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US It was the worst week for the economy in decades. The pain is just beginning.

03:50  27 march  2020
03:50  27 march  2020 Source:   washingtonpost.com

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The pain is just beginning . ‘ It ’s making me go into a depression,’ said LaTonua Bowens, a laid off cook. Economists say the jobless claims reported Thursday, which reflected workers seeking unemployment insurance last week , is the start of a massive spike in unemployment that could result

“ It ’s really hard to think of a human tragedy of this scale outside civil war,” said Kenneth Rogoff, an economics professor at Harvard University and And in recent months, the Trump administration has imposed stiff sanctions to try to cripple it further. As the country’s economy plummeted, armed gangs

The record 3.3 million jobless claims reported Thursday mark the beginning of an economic crisis facing American workers and businesses — a slump, experts say, that will only end when the coronavirus pandemic is contained.

a man standing in front of a building: Pam Massey, 66, inside the Ultimate Looks hair salon in Gig Harbor, Washington. Her income is $0 as her state has locked down, but her bills are still piling up. © Stuart Isett/For The Washington Post Pam Massey, 66, inside the Ultimate Looks hair salon in Gig Harbor, Washington. Her income is $0 as her state has locked down, but her bills are still piling up.

The economy has entered a deep recession that has echoes of the Great Depression in the way it has devastated so many businesses and consumers, triggering mass layoffs and threatening to set off a chain reaction of bankruptcies and financial losses for companies large and small.

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It is worth it ! Traditional winter drinks. Not as bad as you may think ! A unique cultural season. After World War II, Cousteau began his life’s work onboard the research ship Calypso. He worked with divers and scientists to photograph and gather samples of underwater plants and animals.

That weakness suggests that China’s economy will race past Japan’s for the full year. “This is just the beginning ,” said Wang Tao, an economist at UBS in Beijing. Economists say that China’s economy is too heavily dependent on exports and investment and that it needs to encourage greater

What sets this downturn apart is how rapidly the virus — and the economic pain — have spread. It remains a wide open question whether this will become a long-lasting slump or a short-lived flash recession.

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Economists say the jobless claims reported Thursday, which reflected workers seeking unemployment insurance last week, is the start of a massive spike in unemployment that could result in over 40 million Americans losing their jobs by mid-April. 

Although no official figures exist yet, the unemployment rate has likely jumped to at least 5.5 percent, says economist Martha Gimbel of Schmidt Futures, a level not seen since 2015 and up from 3.5 percent in February.

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“Any society that lost a quarter of its economy will have severe social problems,” Euclid Tsakalotos A newly stable economy has prompted a return to hiring at the Greek construction company where Mr It is a sign of the uneasy nature of Greece’s recovery that , even with a coveted full-time contract

That only heightened the economic pain for the many emerging economies that are major commodity producers, such as Brazil, Mexico In 2015, with signs that the United States economy was returning to health, she and her colleagues believed it was time to begin raising interest rates.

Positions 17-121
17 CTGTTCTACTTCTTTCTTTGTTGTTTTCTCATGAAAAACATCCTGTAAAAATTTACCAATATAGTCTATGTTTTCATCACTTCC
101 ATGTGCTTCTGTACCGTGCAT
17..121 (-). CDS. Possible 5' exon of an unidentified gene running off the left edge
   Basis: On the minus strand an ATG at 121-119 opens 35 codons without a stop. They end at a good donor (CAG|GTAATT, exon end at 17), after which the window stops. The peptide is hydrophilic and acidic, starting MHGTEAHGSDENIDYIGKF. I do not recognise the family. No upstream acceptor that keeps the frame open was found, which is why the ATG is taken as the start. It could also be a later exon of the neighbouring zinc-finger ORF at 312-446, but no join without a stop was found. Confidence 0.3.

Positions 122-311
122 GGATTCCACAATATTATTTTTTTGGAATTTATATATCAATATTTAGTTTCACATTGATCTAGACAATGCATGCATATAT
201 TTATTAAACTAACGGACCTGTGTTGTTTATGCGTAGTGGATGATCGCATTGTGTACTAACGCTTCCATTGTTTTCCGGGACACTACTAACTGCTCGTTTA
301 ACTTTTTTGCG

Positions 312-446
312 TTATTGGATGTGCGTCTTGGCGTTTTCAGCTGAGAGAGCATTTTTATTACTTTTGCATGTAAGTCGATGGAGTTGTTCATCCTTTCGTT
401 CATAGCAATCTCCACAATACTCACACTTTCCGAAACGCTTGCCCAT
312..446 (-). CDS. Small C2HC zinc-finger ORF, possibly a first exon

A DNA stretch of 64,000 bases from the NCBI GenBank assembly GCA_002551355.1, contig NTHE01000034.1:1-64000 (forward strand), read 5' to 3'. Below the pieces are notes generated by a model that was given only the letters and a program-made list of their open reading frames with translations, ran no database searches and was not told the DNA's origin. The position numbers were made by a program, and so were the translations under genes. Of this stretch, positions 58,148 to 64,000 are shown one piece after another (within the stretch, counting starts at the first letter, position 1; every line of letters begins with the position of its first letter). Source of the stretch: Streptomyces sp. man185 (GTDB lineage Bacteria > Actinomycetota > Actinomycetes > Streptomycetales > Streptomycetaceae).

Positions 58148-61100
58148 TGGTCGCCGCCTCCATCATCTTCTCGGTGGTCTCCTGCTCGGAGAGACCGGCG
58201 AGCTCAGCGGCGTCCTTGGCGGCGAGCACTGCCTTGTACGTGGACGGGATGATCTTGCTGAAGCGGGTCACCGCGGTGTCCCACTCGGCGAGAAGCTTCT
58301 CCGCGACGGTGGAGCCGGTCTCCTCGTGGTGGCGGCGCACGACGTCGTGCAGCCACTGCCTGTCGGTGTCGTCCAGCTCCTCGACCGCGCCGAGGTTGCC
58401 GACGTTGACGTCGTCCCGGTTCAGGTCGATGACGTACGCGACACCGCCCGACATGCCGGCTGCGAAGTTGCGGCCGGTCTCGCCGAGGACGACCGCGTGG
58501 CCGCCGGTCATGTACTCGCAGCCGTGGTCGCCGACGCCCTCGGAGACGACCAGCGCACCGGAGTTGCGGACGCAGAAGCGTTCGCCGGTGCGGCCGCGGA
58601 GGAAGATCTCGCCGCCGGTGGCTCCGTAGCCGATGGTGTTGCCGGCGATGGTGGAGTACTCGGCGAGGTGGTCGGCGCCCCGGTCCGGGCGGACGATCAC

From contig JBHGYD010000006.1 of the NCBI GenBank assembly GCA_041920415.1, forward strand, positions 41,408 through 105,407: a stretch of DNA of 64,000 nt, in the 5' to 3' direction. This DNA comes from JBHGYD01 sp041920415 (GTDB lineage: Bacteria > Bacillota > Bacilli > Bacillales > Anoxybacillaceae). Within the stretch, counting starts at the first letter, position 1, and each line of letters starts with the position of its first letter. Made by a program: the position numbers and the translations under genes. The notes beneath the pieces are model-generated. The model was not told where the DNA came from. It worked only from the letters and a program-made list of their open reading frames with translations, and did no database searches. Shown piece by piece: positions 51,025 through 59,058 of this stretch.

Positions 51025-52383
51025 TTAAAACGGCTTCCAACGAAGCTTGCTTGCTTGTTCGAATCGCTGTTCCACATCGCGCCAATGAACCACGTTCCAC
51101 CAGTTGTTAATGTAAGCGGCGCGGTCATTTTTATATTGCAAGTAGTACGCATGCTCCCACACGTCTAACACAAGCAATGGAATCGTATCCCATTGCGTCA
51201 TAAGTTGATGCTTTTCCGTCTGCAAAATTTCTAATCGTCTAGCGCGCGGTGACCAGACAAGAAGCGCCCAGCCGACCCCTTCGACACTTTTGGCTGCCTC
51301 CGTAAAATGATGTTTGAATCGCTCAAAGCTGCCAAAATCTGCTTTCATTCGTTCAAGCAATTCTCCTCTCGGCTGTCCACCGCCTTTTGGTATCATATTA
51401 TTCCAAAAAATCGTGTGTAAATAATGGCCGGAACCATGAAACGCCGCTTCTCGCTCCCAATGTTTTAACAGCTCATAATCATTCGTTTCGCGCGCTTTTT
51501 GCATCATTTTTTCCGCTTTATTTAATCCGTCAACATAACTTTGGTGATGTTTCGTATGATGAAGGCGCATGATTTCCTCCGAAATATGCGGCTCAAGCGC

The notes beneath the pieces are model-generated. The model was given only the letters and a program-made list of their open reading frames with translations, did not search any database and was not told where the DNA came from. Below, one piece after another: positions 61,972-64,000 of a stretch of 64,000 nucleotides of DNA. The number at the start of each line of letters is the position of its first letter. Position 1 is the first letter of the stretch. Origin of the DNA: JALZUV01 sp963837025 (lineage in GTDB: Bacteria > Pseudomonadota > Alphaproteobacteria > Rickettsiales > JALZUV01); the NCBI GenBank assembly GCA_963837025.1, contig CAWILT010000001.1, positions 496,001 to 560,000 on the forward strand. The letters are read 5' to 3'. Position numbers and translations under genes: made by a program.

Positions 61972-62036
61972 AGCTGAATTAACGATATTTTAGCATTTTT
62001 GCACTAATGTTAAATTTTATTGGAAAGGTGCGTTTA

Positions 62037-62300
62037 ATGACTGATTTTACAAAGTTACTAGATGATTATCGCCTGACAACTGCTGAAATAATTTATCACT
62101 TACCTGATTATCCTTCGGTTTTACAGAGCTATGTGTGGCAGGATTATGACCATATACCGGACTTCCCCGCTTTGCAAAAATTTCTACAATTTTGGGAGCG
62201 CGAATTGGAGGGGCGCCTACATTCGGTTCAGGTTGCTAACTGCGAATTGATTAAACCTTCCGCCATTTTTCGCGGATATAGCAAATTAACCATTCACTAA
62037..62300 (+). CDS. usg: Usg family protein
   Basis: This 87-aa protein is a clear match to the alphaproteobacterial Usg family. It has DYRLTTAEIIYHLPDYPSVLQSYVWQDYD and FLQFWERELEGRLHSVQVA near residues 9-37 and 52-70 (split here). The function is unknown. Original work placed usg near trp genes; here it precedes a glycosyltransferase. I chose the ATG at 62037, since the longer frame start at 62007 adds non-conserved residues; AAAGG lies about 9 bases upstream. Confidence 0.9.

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“The most terrifying part about this is this is likely just the beginning of the layoffs,” Gimbel said. 

That carnage is only likely to be partially ameliorated by a $2.2 trillion stimulus bill that the Senate passed late Wednesday evening and the House is aiming to approve Friday.

The bill, which give most Americans checks worth $1,200 or more and provides billions in low-cost loans to businesses, is likely to provide a lifeline to workers and companies facing devastation, but it won’t stop a severe recession nor be adequate to sustain workers if the coronavirus health crisis lasts more than a month or two.

“We all think of a recession as having an economic underpinning, but this has not thing to do with economics. This is literally about trying to stay away from people,” said Aparna Mathur, a scholar at the American Enterprise Institute.

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Nevertheless, as the euro area enters its third decade it is still vulnerable to another downturn and underlying tensions are In 2015, after much delay, it began a programme of quantitative easing. Its purchases of securities, such as government The economy was limping even before currency union.

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Much of the nation has made the gut-wrenching choice to stop about half the economy and encourage most workers to stay home in an effort to as save as many lives as possible.

LaTonua Bowens lost her job at Olive Garden in Shreveport, La., a week and a half ago. She got the call from her boss as she was coming out of Target empty-handed after an unsuccessful attempt to find toilet paper and sanitizer. Her boss told her to apply for unemployment insurance because no one knows how long it will last.

Stunned, Bowens drove to the Olive Garden parking lot where she commiserated with another laid off cook, who had also come to the restaurant because she couldn’t believe the job losses either. They sat in their cars with their windows rolled down trying to understand how this boom-to-bust happened.

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“It’s making me go into a depression,” said Bowens. “I’m worried if I’m going to still have a job. I’ve been at my job for 10 years.”

Bowens says she drove home and spent hours applying for Louisiana’s unemployment aid because the website was so slow. Newly unemployed workers across the country said in interviews it took hours, or even days, in some cases to apply last week because websites were so slow or down completely.

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The Great Depression was the worst economic downturn in the history of the industrialized world, lasting from 1929 to 1939. It began after the stock After showing early signs of recovery beginning in the spring of 1933, the economy continued to improve throughout the next three years, during which